A model of hygiene practices and consumption patterns in the consumer phase.Risk Anal. 2005 Feb; 25(1):49-60.RA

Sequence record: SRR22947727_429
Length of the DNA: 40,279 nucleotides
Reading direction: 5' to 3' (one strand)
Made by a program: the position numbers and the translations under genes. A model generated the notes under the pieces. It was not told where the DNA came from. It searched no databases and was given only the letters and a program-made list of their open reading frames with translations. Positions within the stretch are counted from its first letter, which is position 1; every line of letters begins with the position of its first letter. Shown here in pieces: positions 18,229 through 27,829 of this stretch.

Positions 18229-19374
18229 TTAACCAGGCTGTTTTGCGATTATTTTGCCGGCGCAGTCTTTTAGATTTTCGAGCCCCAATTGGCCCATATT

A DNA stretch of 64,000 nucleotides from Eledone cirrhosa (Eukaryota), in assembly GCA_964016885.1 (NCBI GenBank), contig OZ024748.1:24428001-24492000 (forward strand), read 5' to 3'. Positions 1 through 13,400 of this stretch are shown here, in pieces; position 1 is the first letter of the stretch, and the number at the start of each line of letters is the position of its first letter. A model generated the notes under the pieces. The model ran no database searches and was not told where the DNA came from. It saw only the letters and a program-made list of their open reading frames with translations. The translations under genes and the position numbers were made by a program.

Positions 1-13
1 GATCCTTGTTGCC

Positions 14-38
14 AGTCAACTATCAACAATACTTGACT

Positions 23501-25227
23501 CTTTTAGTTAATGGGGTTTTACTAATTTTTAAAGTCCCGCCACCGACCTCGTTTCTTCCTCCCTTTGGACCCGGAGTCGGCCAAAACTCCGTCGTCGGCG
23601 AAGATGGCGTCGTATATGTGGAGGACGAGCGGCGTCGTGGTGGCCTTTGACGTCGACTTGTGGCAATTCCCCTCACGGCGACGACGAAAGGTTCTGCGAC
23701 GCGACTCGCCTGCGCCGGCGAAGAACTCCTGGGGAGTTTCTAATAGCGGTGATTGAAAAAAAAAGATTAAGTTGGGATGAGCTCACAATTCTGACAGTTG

A mathematical model is presented, which addresses individual hygiene practices during food preparation and consumption patterns in private homes. Further, the model links food preparers and consumers based on their relationship to household types. For different age and gender groups, the model estimates (i) the probability of ingesting a meal where precautions have not been taken to avoid the transfer of microorganisms from raw food to final meal (a risk meal), exemplified by the event that the cutting board was not washed during food preparation, and (ii) the probability of ingesting a risk meal in a private home, where chicken was the prepared food item (a chicken risk meal). Chicken was included in the model, as chickens are believed to be the major source of human exposure to the foodborne pathogen Campylobacter. Monte Carlo simulations showed that the probability of ingesting a risk meal was highest for young males (aged 18-29 years) and lowest for the elderly above 60 years of age. Children aged 0-4 years had a higher probability of ingesting a risk meal than children aged 5-17 years. This difference between age and gender groups was ascribed to the variations in the hygiene levels of food preparers. By including the probability of ingesting a chicken meal at home, simulations revealed that all age groups, except the group above 60 years of age, had approximately the same probability of ingesting a chicken risk meal, the probability of females being slightly higher than that of males. The simulated results show that the probability of ingesting a chicken risk meal at home does not only depend on the hygiene practices of the persons preparing the food, but also on the consumption patterns of consumers, and the relationship between people preparing and ingesting food. This finding supports the need of including information on consumer behavior and preparation hygiene in the consumer phase of exposure assessments.